Breaking the Social Norm
My social norm was walking on campus backwards for an entire day. This was a major challenge to me because when people are not doing the expected in a social environment, I have many opinions on those particular people. So this was definitely a new experience for me. When I first knew this was my idea, I was very nervous and anxious. I was so worried about what other students on campus would think about me. I had various questions going on in my mind. What were others going to say about me? Would the students make fun of me? How would I react if they were to respond to my actions? After the first initial thoughts, I became excited. I wondered how many people would be humored by me walking backwards to class. I was scared that my observations would change my perspective on a lot of ideas. I was nervous because I felt like I was not ready to change my perspective on everything after only one day. This was a huge step for me. I knew that I could not be laughing because the experiment would then be pointless. So I gathered myself together the night before and hoped this major challenge would go smoothly.
I woke up like I do every morning knowing that I had to walk on campus backwards for an entire day. I began brushing teeth and washing my face. As I was washing my face, I accidentally put soap in my eyes because I was very nervous about the day. Afterwards, I got dressed and I started by walking backwards out of my room. Unfortunately, the elevator was broken that day and I had to walk backwards down two flights of steps. As you can imagine, this did not have a great outcome. I missed a step and fell down five steps. I was happy I was not hurt and many people helped me up. Many of the people laughed at me as they were helping me get on my feet. Also, they asked questions such as “Why are you walking backwards?”, “Are you okay?” Did you know walk backwards on steps you will end up falling?” ,and “Are you slow?” These questions affected me in a huge way because it not only hurt my feelings but I knew that my day was just getting started. My next big step was walking across the crosswalk on West 4th street on campus. As I began walking backwards, many people in their cars had funny looks on their faces and began to make weird gestures. For example, their gestures were putting their hands up in the air, hanging their head out the window, and waving me down with their hands out of the window. Many cars honked at me because I walked slowly in order not to fall again.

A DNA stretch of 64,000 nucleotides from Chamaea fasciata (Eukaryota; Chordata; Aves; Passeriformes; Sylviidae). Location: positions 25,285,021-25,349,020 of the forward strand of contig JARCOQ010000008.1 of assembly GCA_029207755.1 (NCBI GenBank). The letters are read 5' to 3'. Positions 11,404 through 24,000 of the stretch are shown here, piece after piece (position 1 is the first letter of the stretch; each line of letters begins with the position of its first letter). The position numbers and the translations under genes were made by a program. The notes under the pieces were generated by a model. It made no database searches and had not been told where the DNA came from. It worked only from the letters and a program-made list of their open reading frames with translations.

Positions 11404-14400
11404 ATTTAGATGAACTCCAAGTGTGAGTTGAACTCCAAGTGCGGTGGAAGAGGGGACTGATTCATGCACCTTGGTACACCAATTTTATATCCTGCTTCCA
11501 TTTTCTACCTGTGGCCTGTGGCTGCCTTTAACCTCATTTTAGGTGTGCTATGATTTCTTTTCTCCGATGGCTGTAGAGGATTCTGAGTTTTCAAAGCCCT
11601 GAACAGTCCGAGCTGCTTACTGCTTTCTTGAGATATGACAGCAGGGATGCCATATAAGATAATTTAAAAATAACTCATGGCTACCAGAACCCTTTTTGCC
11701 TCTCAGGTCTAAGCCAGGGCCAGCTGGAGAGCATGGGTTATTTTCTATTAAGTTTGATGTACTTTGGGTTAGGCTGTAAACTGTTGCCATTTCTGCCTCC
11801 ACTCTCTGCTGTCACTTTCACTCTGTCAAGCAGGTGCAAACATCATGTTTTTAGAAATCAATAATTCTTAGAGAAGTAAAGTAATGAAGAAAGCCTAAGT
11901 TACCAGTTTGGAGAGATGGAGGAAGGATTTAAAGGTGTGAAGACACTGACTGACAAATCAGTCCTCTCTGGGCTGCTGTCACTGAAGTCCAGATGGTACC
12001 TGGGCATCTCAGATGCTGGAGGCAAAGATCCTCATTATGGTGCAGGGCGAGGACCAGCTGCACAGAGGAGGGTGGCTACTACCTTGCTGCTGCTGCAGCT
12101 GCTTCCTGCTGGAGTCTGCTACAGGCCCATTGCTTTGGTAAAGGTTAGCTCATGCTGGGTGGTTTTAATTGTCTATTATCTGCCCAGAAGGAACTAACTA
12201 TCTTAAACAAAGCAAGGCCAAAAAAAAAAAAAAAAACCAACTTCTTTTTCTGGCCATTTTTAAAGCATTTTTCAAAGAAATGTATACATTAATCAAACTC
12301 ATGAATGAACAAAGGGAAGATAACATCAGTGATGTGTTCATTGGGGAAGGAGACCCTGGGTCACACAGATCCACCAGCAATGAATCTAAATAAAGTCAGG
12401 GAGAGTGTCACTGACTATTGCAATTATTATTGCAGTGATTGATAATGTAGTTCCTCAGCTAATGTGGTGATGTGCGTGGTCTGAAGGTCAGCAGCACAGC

The duration of walking backwards to class was quite difficult for me. Considering the fact, that I cannot see the people behind me and I still have to dodge cars. Once I was able to walk for a long period time without dodging cars, people began to look, whisper, laugh, and talk to me. One girl asked me, “Do you not realize that you are walking backwards?” I said, “Yes I do.” And she said, “Do you know you know that you are distracting others?” I said, “I did not know walking backwards was such a huge issue to others.” I began walking backwards and did not wait for her to respond back. When I walked into class, my professor was quite humored at what I was doing. He asked me, “what caused you to begin walking backwards?” I said, “I am doing an assignment for Sociology.” He said, “Well, I hope you do well on it. It seems like you will.” As the day ended, I was walking back across West 4th street and a car was waiting for me to finish crossing the crosswalk. As I was walking, the person got out of the car and asked me, “What are you an idiot? I am trying to drive here!” I was appalled at how he approached me as well as scared for my life. I politely continued walking and did not respond.
My experience with sanctions came from a negative stand point as well as a positive one. In reality, not doing that is not the norm is bound to be looked at negatively. According to “The Real World: An Introduction...
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